Weekend Reads: - Smart Energy Decisions

November 6, 2021

Weekend Reads: The Dawn of Carbon Capture; Biden's 2050 Net-Zero Strategy

It's the weekend! Kick back and catch up with these must-read articles from around the web.

White House unveils strategy for 2050 net-zero goal (The Hill) The U.S. early Monday unveiled its strategy for achieving “net-zero” greenhouse gas emissions by 2050 — under which the country would try to eliminate or offset all of its climate pollution. Biden repeatedly expressed a desire to put the country on track for net-zero by 2050 on the campaign trail and since taking office. The new report lays out a more specific policy pathway for getting there. “Our investments and policies will supercharge our economy, they'll strengthen the fabric of our society, and improve quality of life,” national climate adviser Gina McCarthy told reporters on Sunday.

Why companies must produce five-year plans for climate transition (Financial Times) We are at a watershed moment for corporate environmental disclosure. Global support for mandatory disclosure regulation has accelerated in the past year, with a wave of new rules being heralded from Brazil to Japan — directly shaping how companies measure and manage their environmental impacts. It’s a welcome move that will drive accountability and presents a huge opportunity to accelerate the transformation of capital markets towards becoming sustainable. However, there is a risk that regulation will not go far enough to tackle the scale of the crisis we face.

Is Carbon Capture Here? (The New York Times) Stephan Hitz paused from his work operating an odd-looking machine in an otherworldly landscape in Iceland and reached for a “Star Wars” analogy to explain his job at the frontier of climate technology. “I feel like I have come from the Dark Side to become a Jedi warrior,” he joked as he braced against a chill wind blowing across the treeless stretches of cooled lava and distant volcanoes. The 37-year-old service technician from Zurich spent nine years working in the aviation and marine industries before joining Climeworks, a Swiss start-up that is trying to undo the damage caused by such heavily polluting industries. “It does give you extra satisfaction to know that you’re helping the planet instead of damaging it,” he said.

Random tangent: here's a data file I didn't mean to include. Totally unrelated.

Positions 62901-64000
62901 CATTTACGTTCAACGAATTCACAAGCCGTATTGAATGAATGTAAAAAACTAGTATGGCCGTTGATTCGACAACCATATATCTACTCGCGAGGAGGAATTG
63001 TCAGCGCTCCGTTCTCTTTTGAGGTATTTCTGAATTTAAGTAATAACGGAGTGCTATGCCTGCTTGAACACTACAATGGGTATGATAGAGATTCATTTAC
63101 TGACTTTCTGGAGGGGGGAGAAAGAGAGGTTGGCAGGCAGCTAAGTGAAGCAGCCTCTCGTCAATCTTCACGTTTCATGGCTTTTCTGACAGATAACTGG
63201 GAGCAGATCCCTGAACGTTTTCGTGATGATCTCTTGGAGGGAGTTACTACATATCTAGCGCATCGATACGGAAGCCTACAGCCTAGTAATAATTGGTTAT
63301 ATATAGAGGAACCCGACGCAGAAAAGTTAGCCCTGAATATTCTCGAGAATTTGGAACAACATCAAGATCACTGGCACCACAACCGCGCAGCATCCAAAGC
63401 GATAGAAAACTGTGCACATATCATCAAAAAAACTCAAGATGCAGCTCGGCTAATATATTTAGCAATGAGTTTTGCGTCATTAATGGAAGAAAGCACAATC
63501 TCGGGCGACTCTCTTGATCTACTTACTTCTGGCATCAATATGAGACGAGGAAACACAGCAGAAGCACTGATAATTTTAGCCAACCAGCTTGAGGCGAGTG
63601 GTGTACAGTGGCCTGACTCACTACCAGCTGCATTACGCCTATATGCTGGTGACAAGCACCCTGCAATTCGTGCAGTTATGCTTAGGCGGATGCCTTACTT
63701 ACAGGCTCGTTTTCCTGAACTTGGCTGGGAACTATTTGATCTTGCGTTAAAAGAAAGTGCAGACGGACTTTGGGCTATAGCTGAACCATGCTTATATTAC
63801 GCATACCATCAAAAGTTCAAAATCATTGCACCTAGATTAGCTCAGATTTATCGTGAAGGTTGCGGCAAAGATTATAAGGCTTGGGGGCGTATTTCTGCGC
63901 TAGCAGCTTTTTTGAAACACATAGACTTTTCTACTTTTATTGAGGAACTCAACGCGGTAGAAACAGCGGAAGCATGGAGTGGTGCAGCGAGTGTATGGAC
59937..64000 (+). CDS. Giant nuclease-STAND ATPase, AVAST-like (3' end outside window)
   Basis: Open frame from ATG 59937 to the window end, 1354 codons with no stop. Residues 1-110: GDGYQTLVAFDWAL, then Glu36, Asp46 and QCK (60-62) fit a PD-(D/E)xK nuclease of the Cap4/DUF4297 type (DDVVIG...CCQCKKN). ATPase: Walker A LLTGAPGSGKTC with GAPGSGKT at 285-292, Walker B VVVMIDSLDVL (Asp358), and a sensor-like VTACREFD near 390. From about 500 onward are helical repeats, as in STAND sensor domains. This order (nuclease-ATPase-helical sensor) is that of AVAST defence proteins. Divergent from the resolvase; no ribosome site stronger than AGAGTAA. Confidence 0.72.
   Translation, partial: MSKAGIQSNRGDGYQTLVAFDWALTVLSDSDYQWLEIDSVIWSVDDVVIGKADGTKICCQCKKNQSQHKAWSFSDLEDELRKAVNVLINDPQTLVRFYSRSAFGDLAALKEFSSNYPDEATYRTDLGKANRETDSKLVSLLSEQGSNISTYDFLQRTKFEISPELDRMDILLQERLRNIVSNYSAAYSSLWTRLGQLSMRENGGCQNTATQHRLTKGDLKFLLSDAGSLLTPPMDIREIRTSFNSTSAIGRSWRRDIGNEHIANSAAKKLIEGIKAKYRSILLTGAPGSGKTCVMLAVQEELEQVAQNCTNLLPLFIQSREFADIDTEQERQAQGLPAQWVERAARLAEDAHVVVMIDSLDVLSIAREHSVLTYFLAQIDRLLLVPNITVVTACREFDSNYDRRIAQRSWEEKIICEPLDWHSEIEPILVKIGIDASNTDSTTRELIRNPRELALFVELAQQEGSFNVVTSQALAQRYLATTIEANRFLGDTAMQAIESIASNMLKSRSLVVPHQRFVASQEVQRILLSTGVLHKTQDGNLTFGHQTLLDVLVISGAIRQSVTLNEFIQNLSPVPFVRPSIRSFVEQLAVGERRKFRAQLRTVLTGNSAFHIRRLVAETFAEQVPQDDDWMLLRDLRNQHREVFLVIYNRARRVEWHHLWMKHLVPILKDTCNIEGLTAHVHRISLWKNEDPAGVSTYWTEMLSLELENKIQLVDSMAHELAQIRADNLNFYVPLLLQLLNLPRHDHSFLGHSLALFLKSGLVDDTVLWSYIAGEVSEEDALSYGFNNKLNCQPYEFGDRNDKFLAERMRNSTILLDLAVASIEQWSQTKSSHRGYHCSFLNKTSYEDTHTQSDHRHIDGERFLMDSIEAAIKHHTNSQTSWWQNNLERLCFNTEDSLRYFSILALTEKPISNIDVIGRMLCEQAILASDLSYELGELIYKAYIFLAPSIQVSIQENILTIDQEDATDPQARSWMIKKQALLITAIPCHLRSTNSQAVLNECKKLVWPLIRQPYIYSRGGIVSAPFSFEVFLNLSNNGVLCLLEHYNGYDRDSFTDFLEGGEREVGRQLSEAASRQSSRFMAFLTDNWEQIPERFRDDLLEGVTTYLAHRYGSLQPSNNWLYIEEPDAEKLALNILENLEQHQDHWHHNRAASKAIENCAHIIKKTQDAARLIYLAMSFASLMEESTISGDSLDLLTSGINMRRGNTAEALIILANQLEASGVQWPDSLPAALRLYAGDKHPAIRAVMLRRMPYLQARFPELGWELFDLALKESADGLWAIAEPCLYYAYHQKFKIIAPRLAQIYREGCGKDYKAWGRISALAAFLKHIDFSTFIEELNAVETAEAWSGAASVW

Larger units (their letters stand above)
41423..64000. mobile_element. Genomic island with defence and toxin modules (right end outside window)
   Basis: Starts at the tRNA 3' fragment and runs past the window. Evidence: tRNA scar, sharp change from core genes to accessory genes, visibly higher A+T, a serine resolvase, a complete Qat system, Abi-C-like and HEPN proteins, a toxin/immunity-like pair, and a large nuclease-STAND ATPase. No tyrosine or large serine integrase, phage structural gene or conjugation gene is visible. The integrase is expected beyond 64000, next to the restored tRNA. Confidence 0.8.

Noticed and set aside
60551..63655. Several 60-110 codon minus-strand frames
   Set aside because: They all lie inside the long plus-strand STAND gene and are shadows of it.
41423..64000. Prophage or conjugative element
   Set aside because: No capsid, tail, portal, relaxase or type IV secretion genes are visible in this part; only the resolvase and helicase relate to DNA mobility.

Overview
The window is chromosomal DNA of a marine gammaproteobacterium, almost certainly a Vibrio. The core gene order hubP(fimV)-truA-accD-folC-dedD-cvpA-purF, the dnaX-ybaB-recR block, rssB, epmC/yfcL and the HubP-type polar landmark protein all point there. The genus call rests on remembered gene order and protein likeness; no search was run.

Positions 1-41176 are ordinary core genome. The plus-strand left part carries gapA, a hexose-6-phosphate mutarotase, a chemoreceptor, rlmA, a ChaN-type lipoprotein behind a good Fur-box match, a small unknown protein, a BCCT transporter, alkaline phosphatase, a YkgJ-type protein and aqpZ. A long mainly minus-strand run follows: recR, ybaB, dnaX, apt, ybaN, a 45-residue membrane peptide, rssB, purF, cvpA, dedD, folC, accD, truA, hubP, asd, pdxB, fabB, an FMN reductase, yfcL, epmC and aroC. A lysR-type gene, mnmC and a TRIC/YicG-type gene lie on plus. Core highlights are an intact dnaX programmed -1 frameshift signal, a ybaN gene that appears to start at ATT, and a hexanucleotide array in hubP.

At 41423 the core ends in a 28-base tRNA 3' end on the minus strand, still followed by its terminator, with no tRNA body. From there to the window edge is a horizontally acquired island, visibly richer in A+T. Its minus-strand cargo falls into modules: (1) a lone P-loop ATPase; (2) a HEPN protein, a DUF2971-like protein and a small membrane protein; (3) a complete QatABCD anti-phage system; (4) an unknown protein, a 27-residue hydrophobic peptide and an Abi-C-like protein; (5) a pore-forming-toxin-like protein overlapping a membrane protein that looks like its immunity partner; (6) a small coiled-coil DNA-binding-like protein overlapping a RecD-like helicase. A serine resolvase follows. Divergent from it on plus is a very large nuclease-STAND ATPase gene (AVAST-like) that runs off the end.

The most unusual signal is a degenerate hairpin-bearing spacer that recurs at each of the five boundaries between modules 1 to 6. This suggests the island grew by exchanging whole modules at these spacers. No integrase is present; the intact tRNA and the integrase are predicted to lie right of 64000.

What the U.S. can learn from the U.K. about wind power (NBC News) As President Joe Biden’s administration puts its muscle behind wind power with plans to develop large-scale wind farms along the entire United States coastline, the administration can look at how the windiest nation in Europe is transforming its energy grid for an example of how to proceed. In the search for renewable sources of energy, the United Kingdom has embraced wind power. In 2020, the country generated as much as 24 percent of its electricity from wind power — enough to supply 18.5 million homes, according to government statistics. With usually reliable winds, the U.K. currently has the highest number of offshore turbines installed in the world, with China at a close second.

In Icy Russia, Interest in Solar Power Is Growing (The Moscow Times) Solar energy in Russia might be on the verge of a major expansion, thanks to a government support program for renewable energy sources, industry experts told The Moscow Times. Russia, the world’s fourth-largest emitter of greenhouse gases, has historically relied on its vast oil and gas reserves to bolster its economy. But the Kremlin has started to pay attention to the global climate emergency, and ahead of this week’s pivotal COP26 climate summit in Glasgow, President Vladimir Putin pledged that Russia would achieve carbon neutrality by 2060. The second stage of a trillion-ruble ($14.2 billion) support program for renewable sources of energy started in September with the allocation of benefits for projects due to come online in 2025-2035, many of them in the solar industry.

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